Be Grateful – Even in 2020

Grateful – Appreciative of benefits received (Merriam-Webster)

Thanksgiving 2020 has arrived. If you asked me January 2020, I could have described what I thought the activities this year would look like: like every other year, big lunch at church, afternoon games and fellowship.

But nonetheless here we are. We are in the midst of a global pandemic that is seemingly dominating every area of our lives, battling fear versus faith even more than usual every day. And no big meal. Just a quiet holiday with close family, isolating to avoid spread of COVID-19.

It sounds like a broken record now, but all our visions and plans for 2020 were essentially thrown to the wind as the reality of a pandemic and the need for safety and health measures overtook our desires for fellowship and usual activity.

Tasha Layton, in her song “Into the Sea (It’s gonna be ok)” asks this question that has echoed in my own heart and I’m sure the heart of others as we enter the final weeks of this year that has seemed like a decade: “Can You make something from the wreckage?”

When we look around our lives, many of see see wreckage all around us from this year, a result of all the failures and unforeseen consequences of this year.

It is a true exercise of our faith this year to list what we are grateful for and answer this question. I have honestly struggled in the last few days to find things I’m grateful for, especially given I’ve been under a shadow of gloom from recent news in the world. But as I paused, I realized I have so much to be appreciative of: a family, a home, a job, good friends, good community, opportunities to serve, a chance to see beauty in a world of chaos.

He said, “Do not be afraid, for those who are with us are more than those who are with them.”

Then Elisha prayed and said, “O LORD, please open his eyes that he may see.” So the LORD opened the eyes of the young man, and he saw, and behold, the mountain was full of horses and chariots of fire all around Elisha.

2 Kings 6:16-17 (ESV)

As we close out this year, shift your perspective from the cloud of gloom around you and see what Elisha’s servant saw in 2 Kings 6, the armies of the Lord surrounding their physical enemies and fighting for them. No matter the battle we face today, those with us are far greater than the ones against us. Vow today to continually give thanks and not let the enemy steal your identity and joy.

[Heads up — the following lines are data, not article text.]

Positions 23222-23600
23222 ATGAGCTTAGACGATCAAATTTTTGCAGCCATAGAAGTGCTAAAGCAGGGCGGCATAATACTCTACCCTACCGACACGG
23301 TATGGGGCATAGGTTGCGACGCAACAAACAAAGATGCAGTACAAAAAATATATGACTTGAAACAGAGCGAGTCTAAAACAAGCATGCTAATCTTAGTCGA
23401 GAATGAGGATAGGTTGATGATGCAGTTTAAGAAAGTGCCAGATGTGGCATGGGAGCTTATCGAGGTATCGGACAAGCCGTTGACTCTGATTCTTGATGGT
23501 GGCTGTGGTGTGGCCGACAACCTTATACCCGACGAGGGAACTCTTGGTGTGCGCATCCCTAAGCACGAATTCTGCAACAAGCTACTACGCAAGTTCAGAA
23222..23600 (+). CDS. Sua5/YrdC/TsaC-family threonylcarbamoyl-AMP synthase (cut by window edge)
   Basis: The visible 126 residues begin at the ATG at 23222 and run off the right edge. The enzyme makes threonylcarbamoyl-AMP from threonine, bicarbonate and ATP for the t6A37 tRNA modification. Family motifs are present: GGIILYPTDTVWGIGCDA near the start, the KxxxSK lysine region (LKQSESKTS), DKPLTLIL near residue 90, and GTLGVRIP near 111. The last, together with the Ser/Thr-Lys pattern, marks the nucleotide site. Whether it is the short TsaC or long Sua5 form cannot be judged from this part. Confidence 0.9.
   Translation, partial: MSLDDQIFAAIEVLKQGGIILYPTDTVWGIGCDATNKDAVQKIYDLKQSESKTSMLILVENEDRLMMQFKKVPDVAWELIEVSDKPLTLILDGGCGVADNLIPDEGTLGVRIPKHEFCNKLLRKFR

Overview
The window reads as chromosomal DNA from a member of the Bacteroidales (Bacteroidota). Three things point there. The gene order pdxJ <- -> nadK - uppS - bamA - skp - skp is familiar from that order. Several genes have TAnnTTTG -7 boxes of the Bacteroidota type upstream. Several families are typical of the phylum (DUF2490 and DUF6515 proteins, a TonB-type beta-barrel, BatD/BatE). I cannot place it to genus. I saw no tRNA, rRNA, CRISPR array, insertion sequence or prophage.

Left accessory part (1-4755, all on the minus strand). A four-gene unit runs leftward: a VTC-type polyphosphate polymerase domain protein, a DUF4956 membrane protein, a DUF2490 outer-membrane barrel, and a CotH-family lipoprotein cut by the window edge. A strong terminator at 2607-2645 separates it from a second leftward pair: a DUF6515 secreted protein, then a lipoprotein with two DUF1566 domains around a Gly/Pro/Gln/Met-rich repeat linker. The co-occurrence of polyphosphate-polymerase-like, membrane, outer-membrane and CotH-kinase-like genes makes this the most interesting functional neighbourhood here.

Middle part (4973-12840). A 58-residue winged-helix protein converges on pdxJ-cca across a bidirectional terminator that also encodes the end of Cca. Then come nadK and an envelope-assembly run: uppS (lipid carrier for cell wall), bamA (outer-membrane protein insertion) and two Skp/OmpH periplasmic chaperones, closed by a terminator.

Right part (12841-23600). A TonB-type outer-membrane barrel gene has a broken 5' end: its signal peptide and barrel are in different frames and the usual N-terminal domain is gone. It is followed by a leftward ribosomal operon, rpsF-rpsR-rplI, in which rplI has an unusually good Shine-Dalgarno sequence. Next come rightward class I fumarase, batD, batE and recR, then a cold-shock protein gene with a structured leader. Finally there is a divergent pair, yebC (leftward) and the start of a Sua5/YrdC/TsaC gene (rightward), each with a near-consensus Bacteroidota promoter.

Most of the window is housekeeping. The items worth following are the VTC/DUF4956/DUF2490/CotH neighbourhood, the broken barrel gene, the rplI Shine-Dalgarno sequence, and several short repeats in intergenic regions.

God can and will work with the “wreckage” of your year and fulfill His purpose in your life; but there is a surrender in being able to trust in Him even with the fog of our current realities.


As this decade winds to a close in just a few months and what is likely a wild start to the next one begins, 2019 on reflection thus far can be summed up with one word for me: transition.

At the beginning of April, I was working at a different agency for the State of Oklahoma and was in a rhythm of what seemed normal. In May, the winds of change began to move as I transitioned to a new job in Stillwater, Oklahoma, also with the state government. I moved to a residence there shortly after.

Suddenly, my sense of normal had shifted entirely.

As a person who absolutely does not handle change well, it has been a testing period to see how much transition I could handle at one time.

But in the middle of it all, I remembered the fundamental truth that God is a God of seasons; and in every season there is a purpose.

For anyone going through such a transitory time, some key lessons God has been touching me:

Trust God in the Unknown

Proverbs 3:5-6 English Standard Version (ESV)

Trust in the Lord with all your heart,
    and do not lean on your own understanding.
In all your ways acknowledge him,
    and he will make straight your paths.

These verses have been never more true than this year in my life. With every decision there was agony and fear, but when the time to decide came God always came through with clarity. And I have seen God make my paths straight in incredible ways.

I have been engaged in ministries such as ICPF and in my church and community for most of my life, but this year, taking time to reflect, I am in awe of the ways and paths God has opened to be an influence for the next generation. In a recent conference call, I was in awe that individuals on the call listened to someone much younger than them. One thing is clear: every step on my journey has been ordained by God, and I am thankful for every person who has been on this path.

And I know this story is only continuing in an exciting way in this season. I’m reminded of God’s words to Abram in Genesis 12:1 (Now the LORD said to Abram, “Go from your country and your kindred and your father’s house to the land that I will show you.”) Without a clear direction and details and only armed with a command and promise from God, Abram and his clan set out. If only I could reach the faith of Abram in this life. May it be said of me, “Well done, good and faithful servant.”

Know the Power of Influence